“I call it an oatmeal raisin cookie on steroids,” she said.
She also mentioned her other flavor profiles, each sounding as devourable as the next.
“I’ve had goat cheese lemon cookies,” she said. “I’ve had goat cheese maple pecan. I had peaches and cream. I had espresso caramel, which has now become a staple because it was so popular with espresso with caramel chips … The cookie flavors just keep evolving.”
Amenumey’s cookies may sound unconventional, but that’s the draw — at least she hopes so.
“My hope is for people to come to a warm and inviting space,” she said. “I just hope for people to come with an open mind, an expecting mind to learn about a new ingredient that they’ve never tried before, learn about a dish that they might have not had before.”
She said she doesn’t want to plan on stopping at the local level with her cuisine, as expansion is already on her mind once she can open a brick-and-mortar restaurant. In fact, in December she’ll return to Ghana to host a collaborative pop-up event, Eh-Vivi x Crescendo, on Dec. 15, followed by a ladies’ brunch on Dec. 16.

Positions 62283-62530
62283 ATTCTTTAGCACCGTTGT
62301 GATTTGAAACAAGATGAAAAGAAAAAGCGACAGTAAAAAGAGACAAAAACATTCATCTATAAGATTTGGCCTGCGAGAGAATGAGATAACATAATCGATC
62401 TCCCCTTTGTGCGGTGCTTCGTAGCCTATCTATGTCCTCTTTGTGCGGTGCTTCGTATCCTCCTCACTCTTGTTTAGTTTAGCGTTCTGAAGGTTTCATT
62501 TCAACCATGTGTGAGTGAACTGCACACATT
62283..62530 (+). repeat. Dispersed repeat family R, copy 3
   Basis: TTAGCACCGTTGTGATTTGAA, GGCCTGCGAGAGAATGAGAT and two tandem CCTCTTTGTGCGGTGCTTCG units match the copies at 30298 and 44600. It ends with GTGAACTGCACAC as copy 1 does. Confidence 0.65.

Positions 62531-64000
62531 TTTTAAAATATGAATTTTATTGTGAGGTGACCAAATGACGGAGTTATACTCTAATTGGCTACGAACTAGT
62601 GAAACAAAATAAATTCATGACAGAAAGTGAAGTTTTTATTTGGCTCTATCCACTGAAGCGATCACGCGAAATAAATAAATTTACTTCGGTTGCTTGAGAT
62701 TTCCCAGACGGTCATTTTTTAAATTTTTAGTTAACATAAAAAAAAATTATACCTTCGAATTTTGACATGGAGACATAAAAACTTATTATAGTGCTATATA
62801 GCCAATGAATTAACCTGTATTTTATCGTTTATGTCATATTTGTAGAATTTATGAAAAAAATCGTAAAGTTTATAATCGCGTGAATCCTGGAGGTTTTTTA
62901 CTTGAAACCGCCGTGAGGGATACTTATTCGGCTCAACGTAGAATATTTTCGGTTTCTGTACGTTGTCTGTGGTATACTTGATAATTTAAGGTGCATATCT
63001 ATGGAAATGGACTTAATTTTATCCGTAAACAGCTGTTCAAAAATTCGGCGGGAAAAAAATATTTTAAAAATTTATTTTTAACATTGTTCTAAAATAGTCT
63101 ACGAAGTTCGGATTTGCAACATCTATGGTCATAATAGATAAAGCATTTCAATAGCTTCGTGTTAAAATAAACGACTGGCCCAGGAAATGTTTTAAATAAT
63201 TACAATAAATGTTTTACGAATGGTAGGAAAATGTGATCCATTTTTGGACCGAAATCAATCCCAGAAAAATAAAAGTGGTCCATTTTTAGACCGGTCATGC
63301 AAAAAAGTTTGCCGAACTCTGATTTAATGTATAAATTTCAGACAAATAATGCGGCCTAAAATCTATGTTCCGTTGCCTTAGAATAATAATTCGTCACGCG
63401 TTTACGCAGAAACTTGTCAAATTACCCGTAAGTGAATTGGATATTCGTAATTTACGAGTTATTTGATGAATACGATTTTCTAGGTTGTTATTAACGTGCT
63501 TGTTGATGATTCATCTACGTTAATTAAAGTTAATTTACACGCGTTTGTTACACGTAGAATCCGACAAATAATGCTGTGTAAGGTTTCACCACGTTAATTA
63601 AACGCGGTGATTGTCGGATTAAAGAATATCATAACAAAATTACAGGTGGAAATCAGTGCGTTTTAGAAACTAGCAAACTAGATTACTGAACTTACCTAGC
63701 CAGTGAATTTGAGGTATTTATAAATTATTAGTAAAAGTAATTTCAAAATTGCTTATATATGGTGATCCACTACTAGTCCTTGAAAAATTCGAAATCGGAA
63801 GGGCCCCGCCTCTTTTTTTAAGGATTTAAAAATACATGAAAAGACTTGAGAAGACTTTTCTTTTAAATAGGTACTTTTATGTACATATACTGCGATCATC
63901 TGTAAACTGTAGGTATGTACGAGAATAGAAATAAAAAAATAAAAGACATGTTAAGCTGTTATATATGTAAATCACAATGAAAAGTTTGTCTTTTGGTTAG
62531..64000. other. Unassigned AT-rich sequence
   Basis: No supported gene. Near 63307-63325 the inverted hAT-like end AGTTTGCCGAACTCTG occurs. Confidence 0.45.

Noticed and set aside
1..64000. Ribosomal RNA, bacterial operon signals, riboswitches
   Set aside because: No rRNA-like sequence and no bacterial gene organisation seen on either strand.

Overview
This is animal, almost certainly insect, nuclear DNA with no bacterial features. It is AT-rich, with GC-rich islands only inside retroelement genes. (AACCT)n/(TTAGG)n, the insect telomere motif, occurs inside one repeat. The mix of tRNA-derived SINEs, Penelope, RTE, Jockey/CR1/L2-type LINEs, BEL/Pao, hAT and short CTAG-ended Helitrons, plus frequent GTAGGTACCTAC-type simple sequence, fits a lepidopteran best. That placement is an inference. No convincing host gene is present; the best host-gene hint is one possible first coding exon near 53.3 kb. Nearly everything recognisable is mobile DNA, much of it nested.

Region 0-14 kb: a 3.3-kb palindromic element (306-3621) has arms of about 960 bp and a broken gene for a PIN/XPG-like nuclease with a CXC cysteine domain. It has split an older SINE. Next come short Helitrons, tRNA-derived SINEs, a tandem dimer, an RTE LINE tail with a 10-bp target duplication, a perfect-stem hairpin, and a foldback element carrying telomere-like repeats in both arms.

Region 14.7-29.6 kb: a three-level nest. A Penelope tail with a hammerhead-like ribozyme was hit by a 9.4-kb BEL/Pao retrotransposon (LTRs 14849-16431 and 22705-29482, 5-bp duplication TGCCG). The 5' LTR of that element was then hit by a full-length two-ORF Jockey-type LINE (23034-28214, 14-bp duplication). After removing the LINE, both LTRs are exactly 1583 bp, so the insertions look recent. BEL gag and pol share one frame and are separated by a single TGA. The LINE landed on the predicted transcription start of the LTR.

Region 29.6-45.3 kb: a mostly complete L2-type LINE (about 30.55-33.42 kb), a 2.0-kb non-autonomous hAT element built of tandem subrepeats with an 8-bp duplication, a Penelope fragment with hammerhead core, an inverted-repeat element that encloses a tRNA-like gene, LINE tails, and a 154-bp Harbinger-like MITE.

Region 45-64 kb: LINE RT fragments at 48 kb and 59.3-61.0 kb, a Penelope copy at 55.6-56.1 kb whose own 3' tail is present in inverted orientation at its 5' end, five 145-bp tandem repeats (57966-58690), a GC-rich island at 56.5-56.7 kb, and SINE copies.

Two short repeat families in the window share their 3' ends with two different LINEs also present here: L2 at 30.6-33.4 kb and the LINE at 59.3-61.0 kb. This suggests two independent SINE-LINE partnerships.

“I thrive on collaboration, and I feel like we win big when we collaborate,” she said.
While she’s a regular collaborator with local Bennu Gardens founder Bernard Singleton, with whom she hosts dinners at Nebedaye Farms, Singleton’s property in Indian Trail, she has finished all of her pop-ups and catering events in the United States this year.
She promises to be back for more next year, and possibly open that restaurant she’s been thinking about since launching her business.
When we left, she gave me another hug and I complimented her fabulous gray coat, anticipating the chill. Outside, the rain had stopped, though, and the sun was coming out, perhaps anticipating a bright future for Chef Awo.
It’s a future she’s patient for, as she knows what has come before has made her ready for what she faces today.
“I would say it’s fate and purpose,” she said. “That’s why I’m doing what I do.”